Chulalongkorn Medical Journal


Background: Brain tumors is a disease that seriously threatens life. It directly impacts patients with brain tumors and caregivers. Previous literature examined the relationship between stress and anxiety in caregivers of patients with a brain tumor. However, to date, the relationships of stress, anxiety, and related factors with comfort for caregivers of patients with brain tumors in the preoperative phase, using a framework derived from the Commonsense Model of Illness Representation, had not yet been examined. Objective: This study aimed to examine the relationships of stress, anxiety, and related factors with comfort of caregivers for patients with a brain tumor in the preoperative phase. Methods: Ninety-four caregivers of patients with a brain tumor were recruited from an in-patient department of a tertiary care hospital, Bangkok. Data were collected, using questionnaires composed of demographic information, information received, comfort after receiving information, stress, and State Trait Anxiety Inventory Form Y-1. Descriptive statistics, Pearson’s correlation, and Spearman’s Rank correlation were used to analyze the data. Results: The results revealed that most subjects had moderate anxiety and tended to be more stressful. The subjects moderately received information regarding brain tumors and reported more comfort. There was a negative relationship between anxiety and comfort after receiving information (r = - 0.36; P < 0.001). There were no relationships of age, educational level, stress, and information-receiving with comfort. There was no relationship between information receiving and comfort. Conclusions: The findings of this current study could be directly applied to help screen caregivers’ understanding and to receive tailored information which is helpful to decrease anxiety and stress for caregivers in the future.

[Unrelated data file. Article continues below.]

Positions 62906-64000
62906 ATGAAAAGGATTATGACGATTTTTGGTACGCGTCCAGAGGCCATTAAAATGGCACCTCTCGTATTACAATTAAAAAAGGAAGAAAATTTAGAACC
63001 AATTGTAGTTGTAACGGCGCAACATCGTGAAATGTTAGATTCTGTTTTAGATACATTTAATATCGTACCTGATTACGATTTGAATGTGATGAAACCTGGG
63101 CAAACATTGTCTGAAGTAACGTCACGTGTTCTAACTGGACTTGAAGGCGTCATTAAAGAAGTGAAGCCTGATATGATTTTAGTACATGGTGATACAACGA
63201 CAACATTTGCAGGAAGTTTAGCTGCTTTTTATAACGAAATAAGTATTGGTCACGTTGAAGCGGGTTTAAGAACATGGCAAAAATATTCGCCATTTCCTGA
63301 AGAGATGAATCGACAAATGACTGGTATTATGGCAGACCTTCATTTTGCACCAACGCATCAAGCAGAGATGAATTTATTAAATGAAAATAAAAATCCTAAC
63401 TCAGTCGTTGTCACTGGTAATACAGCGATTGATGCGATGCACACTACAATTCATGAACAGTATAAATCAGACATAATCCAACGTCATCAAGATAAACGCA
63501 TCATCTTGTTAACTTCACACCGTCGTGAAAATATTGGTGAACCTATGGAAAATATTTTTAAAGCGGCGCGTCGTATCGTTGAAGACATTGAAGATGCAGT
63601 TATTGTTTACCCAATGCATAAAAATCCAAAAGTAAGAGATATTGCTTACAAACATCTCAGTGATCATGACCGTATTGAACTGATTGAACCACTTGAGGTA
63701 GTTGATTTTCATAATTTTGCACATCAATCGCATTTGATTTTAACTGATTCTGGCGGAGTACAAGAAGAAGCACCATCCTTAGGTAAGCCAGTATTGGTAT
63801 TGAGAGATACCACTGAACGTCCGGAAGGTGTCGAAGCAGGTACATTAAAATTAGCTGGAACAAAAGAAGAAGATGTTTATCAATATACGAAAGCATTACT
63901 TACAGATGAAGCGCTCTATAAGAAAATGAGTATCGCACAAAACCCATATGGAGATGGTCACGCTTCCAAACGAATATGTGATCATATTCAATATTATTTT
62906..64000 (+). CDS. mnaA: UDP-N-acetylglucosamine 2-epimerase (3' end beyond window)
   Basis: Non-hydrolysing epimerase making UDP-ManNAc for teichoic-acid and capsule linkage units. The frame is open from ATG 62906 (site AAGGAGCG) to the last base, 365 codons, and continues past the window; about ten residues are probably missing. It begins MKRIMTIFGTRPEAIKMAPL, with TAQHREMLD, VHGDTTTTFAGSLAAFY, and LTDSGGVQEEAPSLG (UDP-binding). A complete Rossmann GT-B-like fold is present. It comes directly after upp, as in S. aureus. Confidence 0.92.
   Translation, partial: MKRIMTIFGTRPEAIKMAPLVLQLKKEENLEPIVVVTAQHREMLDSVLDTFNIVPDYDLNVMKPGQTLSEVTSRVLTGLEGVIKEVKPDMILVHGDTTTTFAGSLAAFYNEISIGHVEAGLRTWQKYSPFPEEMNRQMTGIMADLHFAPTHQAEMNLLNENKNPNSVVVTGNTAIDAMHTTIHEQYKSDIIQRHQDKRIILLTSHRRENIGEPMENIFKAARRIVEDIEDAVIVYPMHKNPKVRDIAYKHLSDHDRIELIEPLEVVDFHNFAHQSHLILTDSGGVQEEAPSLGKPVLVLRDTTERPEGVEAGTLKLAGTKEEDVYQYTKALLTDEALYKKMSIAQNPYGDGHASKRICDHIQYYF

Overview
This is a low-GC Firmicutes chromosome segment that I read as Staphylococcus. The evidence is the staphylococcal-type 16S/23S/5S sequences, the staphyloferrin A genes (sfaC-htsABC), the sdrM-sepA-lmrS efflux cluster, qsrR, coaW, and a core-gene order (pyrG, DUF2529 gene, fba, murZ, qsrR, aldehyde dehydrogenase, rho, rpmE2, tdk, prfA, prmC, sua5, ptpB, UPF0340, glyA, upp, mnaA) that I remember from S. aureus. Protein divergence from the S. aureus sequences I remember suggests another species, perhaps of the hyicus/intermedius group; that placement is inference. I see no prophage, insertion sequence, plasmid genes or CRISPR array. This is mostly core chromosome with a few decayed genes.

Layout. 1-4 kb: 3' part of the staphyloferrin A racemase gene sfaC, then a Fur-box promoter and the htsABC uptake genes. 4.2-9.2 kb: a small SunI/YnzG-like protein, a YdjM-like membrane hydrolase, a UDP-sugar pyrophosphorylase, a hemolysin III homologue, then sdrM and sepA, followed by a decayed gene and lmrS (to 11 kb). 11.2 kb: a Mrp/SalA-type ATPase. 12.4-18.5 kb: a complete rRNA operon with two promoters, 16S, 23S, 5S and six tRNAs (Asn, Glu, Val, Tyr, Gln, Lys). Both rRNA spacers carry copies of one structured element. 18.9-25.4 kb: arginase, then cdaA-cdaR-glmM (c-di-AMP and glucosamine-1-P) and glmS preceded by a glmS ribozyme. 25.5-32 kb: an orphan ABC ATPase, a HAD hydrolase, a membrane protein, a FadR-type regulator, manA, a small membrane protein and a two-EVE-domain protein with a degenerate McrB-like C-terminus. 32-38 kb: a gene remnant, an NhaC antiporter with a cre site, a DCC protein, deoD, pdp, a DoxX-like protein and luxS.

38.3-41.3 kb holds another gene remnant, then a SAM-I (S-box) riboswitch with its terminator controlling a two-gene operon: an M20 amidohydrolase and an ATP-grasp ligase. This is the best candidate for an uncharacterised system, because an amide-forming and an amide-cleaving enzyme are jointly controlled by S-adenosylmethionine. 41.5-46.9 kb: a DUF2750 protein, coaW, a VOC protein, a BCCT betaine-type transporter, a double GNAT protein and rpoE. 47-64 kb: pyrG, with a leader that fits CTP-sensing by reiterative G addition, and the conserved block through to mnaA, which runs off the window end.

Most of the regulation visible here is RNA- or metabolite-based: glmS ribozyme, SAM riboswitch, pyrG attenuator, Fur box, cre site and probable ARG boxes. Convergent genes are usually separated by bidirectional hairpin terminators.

Faculty of Medicine, Chulalongkorn University



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